Product focus: Morris Quantum air drill in action

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Eyre Peninsula farmers the Brock family decided to upgrade their old Morris bar to a new 18m Morris Quantum air drill in 2019 and they haven't looked back since.

Product focus: Morris Quantum air drill in action
Cummins growers Mitch and Brock Jolly (right) with Ramsey Bros Cummins representative Rob Shirley.

Investing in new sowing technology, combined with pandemic shutdowns, made for a highly efficient 2020 seeding program for South Australian farmer Brock Jolly.

Brock and his brother, Mitchell, farm a mixed cropping and livestock operation about 40 kilometres north of Cummins on the State’s Eyre Peninsula.

The Jolly family’s property is 2900 hectares arable, with a further 800ha leased, and sits in an average rainfall belt of 300-330mm.

A typical cropping program for the third-generation farmers comprises 2800ha of wheat, barley, canola, lupins and beans, with the occasional crop of oats and vetch. They also run 2200 breeding ewes in a Merino flock.

Prior to 2019, the Jolly’s seeding program was completed with a 12-metre DBS bar and 5000-litre Gason air cart, as well as an 18m Morris 9000 bar with Morris 7240 air cart.

With both rigs starting to require a lot of maintenance, in 2019 they decided to upgrade their old Morris bar to a new 18m Morris Quantum air drill.

"That saved us a lot of downtime, not having to fix something every box full," Brock says.

"We got the Quantum to replace the old Morris bar, which had served us well. Our soil types vary so much between paddocks and the new Quantum just did the job that bit better."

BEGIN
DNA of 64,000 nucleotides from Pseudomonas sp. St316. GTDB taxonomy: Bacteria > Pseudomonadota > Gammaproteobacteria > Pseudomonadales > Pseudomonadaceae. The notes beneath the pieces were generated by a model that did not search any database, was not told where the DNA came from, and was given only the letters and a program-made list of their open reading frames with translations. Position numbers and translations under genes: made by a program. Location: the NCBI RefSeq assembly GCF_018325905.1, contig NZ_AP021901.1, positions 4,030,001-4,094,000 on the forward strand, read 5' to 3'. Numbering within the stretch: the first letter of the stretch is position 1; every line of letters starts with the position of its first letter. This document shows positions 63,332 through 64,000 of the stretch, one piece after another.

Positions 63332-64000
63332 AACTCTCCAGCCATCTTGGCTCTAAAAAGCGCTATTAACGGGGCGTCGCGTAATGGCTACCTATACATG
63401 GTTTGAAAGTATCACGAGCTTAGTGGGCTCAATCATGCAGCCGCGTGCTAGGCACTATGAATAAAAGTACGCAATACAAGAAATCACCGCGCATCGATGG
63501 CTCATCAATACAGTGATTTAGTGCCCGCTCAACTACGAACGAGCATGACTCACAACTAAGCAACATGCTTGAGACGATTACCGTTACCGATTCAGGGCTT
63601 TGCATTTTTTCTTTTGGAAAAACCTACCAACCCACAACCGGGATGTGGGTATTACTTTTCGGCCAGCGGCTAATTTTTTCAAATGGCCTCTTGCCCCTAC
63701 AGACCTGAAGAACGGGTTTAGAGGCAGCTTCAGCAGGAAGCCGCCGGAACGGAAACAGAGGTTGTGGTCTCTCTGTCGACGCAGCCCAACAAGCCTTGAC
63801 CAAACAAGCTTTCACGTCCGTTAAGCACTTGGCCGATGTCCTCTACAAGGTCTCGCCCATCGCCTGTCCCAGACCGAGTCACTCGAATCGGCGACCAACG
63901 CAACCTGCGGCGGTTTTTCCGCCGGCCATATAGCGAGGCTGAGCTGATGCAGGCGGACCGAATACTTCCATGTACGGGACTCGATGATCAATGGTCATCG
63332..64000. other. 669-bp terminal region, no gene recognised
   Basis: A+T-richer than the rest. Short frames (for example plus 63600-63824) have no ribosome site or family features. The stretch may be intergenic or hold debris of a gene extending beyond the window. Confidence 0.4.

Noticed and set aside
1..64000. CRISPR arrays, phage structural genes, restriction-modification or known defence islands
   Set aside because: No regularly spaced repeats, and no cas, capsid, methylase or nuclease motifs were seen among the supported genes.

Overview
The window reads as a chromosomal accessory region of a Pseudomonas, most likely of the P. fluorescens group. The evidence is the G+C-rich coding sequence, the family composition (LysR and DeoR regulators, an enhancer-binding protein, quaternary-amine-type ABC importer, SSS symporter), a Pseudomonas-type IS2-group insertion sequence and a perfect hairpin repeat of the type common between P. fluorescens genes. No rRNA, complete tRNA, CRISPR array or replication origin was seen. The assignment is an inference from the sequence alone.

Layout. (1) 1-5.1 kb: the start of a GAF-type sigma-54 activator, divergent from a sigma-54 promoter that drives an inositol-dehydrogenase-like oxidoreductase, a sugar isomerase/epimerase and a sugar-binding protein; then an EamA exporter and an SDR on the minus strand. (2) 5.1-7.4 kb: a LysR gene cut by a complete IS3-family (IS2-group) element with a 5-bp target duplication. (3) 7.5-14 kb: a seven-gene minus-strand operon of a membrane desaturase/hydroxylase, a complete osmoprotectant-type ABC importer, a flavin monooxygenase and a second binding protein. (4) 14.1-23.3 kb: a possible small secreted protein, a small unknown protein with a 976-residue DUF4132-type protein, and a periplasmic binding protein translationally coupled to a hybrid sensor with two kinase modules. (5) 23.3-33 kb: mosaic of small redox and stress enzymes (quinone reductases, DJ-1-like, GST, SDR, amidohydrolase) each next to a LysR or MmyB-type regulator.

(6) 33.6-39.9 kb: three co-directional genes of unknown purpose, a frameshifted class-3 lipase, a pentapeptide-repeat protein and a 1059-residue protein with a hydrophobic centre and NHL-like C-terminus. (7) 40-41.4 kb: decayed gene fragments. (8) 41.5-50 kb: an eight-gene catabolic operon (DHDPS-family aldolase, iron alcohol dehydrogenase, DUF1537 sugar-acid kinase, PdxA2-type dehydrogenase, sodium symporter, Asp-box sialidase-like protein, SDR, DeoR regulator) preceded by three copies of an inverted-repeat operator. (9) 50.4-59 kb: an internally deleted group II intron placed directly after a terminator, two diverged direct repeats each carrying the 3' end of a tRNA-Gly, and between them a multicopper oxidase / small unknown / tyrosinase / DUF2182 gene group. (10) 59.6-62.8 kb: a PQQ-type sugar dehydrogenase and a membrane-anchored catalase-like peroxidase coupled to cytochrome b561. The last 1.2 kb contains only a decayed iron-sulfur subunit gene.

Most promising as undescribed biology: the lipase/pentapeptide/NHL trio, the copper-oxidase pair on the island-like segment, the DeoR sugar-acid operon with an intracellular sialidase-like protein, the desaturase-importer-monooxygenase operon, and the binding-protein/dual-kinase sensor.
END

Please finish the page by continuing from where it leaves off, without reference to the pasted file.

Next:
On the back of a solid season, the Jollys decided to trade into a 15m Morris Quantum air drill and Morris 9 Series air cart to compliment their existing Morris equipment.

Team work

Brock says they now run the larger bar with the Morris 9 Series air cart, while the smaller bar is teamed with the Morris 7240 air cart.

"As far as getting grain in the ground, having the two Quantums and Morris air carts accelerated things even more for us," he said.

"We were able to do a few extra hectares per day, and, on a really good run, you could easily get 200ha/day in an easy paddock.

"Mitchell would sit on a good 8-10km/hour and I would sit on 6-7.5km/hr, because the 18m Quantum is on a 12-inch (30cm) spacing with a three inch (8cm) split Morris boot and we’ve kept it the same with the 15m bar. But we have that down to a 10-inch (25cm) spacing to close the rows in more.

"Being that bit slower did not really matter though, as having the bigger bars overall evened it out."


Crop germination has been noticeably even according to Brock, and particularly on he canola there has been an even germination across most soil types.

He says their non-wetting sands took longer to emerge, but overall they noticed a far more even germination.

"The splitter boots helped with weed competition. We really liked the three inch-split. We got good crop coverage and even germination across the soil types," Brock says.

"The Quantum was a lot smoother going through rocky areas. It was much less aggressive in picking up rocks compared to our older bars, and which means less maintenance."

Local support

Their machinery was sourced through their local dealer Ramsey Bros Cummins.

"They have been good. It’s been a learning curve for them as well I think, but we’ve had support whenever we’ve needed it," he says.

"It’s also much easier for parts having two of the same model bars."

The frame and openers are one of Jolly’s favourite features on the Quantum, particularly the improved strength and folding ability.

"The frame is a big plus for us, having less parts and just being stronger in general," Brock says.

"It’s a good-looking frame and the bigger wheels seem to help float it through those non-wetting sands.

"It folds up nice and narrow, so it’s good for shifting between farms."

There has been quite a bit of interest in the Morris Quantum air drills from other growers in the region. Brock said there had been a few visits from people wanting see them in operation and keen to see the crop germination.

As far as inputs go, the Jollys consider themselves on the conservative-side and have not altered their fertiliser rates due to their rainfall constraints.


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